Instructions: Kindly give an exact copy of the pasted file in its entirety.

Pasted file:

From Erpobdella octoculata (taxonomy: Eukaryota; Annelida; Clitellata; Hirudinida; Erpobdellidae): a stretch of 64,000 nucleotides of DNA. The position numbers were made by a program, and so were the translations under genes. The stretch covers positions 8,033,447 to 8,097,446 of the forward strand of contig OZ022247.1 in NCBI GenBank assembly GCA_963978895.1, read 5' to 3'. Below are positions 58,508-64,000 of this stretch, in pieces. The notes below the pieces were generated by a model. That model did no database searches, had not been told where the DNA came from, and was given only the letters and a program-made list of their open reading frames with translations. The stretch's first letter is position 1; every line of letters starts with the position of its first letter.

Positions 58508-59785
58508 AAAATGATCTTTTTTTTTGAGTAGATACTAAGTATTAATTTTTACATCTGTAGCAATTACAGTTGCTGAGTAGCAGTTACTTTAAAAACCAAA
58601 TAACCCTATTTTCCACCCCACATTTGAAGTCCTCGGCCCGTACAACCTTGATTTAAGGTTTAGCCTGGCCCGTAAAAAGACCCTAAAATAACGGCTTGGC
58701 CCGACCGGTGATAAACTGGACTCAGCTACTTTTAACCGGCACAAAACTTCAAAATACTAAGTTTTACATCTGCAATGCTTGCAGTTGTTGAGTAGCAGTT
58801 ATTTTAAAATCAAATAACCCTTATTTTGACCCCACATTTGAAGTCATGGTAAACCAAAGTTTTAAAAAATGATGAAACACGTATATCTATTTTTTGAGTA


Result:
From Erpobdella octoculata (taxonomy: Eukaryota; Annelida; Clitellata; Hirudinida; Erpobdellidae): a stretch of 64,000 nucleotides of DNA. The position numbers were made by a program, and so were the translations under genes. The stretch covers positions 8,033,447 to 8,097,446 of the forward strand of contig OZ022247.1 in NCBI GenBank assembly GCA_963978895.1, read 5' to 3'. Below are positions 58,508-64,000 of this stretch, in pieces. The notes below the pieces were generated by a model. That model did no database searches, had not been told where the DNA came from, and was given only the letters and a program-made list of their open reading frames with translations. The stretch's first letter is position 1; every line of letters starts with the position of its first letter.

Positions 58508-59785
58508 AAAATGATCTTTTTTTTTGAGTAGATACTAAGTATTAATTTTTACATCTGTAGCAATTACAGTTGCTGAGTAGCAGTTACTTTAAAAACCAAA
58601 TAACCCTATTTTCCACCCCACATTTGAAGTCCTCGGCCCGTACAACCTTGATTTAAGGTTTAGCCTGGCCCGTAAAAAGACCCTAAAATAACGGCTTGGC
58701 CCGACCGGTGATAAACTGGACTCAGCTACTTTTAACCGGCACAAAACTTCAAAATACTAAGTTTTACATCTGCAATGCTTGCAGTTGTTGAGTAGCAGTT
58801 ATTTTAAAATCAAATAACCCTTATTTTGACCCCACATTTGAAGTCATGGTAAACCAAAGTTTTAAAAAATGATGAAACACGTATATCTATTTTTTGAGTA